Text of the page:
We investigate the impact of commuter train access on individual labor market outcomes. Our study considers the introduction of a commuter train on a pre-existing railroad in Sweden, considerably decreasing commuting times by public transit and hence increasing access to the regional employment center. Using difference-in-differences matching techniques on comprehensive individual panel data spanning over a decade, our intention-to-treat estimates show that the reform essentially had no impact on the earnings and employment development among the affected individuals.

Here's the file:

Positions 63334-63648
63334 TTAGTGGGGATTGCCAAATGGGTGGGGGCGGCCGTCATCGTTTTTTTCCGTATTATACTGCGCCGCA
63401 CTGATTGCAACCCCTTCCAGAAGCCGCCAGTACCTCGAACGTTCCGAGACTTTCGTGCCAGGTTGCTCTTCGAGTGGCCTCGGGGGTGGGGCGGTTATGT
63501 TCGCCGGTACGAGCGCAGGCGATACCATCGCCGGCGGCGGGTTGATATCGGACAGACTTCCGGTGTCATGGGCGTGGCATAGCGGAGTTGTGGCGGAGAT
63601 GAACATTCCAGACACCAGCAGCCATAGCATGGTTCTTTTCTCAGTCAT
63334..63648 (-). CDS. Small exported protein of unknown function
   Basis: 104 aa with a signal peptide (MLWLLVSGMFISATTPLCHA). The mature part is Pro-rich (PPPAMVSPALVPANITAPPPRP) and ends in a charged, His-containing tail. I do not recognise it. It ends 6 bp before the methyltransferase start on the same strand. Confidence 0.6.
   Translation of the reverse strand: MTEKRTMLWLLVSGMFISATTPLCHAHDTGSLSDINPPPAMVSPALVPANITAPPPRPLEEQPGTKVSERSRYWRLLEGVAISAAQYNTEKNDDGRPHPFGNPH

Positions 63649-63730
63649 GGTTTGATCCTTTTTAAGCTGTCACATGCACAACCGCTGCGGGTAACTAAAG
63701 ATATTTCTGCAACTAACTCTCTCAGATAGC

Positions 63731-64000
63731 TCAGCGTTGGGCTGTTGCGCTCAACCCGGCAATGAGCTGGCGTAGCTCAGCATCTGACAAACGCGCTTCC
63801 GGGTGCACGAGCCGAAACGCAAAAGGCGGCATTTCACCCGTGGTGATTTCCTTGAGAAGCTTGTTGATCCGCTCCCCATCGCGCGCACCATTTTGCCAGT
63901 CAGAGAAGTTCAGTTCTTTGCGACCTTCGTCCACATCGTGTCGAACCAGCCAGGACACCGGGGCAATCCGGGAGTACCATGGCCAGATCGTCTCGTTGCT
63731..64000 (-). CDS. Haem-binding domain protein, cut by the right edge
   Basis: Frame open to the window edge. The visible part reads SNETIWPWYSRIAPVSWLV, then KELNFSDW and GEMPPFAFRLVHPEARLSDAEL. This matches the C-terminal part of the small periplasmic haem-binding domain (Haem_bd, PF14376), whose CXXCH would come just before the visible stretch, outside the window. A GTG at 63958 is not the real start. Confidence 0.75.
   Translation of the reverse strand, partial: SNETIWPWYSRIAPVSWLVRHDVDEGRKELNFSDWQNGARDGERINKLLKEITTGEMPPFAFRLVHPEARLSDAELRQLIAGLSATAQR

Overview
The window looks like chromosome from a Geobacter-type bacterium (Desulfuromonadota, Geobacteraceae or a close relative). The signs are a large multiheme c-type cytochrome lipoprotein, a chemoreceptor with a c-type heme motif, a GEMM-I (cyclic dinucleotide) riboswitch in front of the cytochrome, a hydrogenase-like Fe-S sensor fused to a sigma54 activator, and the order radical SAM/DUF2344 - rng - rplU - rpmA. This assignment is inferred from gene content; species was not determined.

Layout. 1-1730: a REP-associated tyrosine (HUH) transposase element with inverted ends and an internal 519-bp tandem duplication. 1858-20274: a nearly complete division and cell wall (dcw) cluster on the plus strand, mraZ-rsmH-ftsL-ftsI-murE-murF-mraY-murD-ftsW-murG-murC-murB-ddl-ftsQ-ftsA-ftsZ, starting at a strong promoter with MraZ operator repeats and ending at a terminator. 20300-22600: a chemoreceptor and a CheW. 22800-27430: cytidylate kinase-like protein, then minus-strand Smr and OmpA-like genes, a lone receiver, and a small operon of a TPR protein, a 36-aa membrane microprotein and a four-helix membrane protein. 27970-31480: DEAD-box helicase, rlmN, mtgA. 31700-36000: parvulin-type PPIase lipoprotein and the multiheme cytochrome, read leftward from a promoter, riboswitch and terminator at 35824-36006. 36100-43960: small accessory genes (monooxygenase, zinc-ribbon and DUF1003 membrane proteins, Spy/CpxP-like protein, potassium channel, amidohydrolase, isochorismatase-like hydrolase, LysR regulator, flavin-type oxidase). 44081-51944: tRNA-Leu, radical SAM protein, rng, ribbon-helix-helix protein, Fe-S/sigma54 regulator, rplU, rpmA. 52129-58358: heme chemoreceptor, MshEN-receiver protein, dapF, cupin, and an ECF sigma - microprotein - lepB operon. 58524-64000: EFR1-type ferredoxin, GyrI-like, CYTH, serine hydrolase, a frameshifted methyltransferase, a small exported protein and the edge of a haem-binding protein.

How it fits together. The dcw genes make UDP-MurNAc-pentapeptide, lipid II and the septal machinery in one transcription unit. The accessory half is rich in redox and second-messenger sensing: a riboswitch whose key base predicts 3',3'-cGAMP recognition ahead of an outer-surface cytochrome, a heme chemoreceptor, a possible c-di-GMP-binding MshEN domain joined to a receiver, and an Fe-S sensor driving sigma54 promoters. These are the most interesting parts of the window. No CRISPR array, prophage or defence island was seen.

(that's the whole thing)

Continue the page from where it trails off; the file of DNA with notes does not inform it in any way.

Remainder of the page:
|Tidskrift||Regional Science and Urban Economics|
|Status||Published - 2017 nov 1|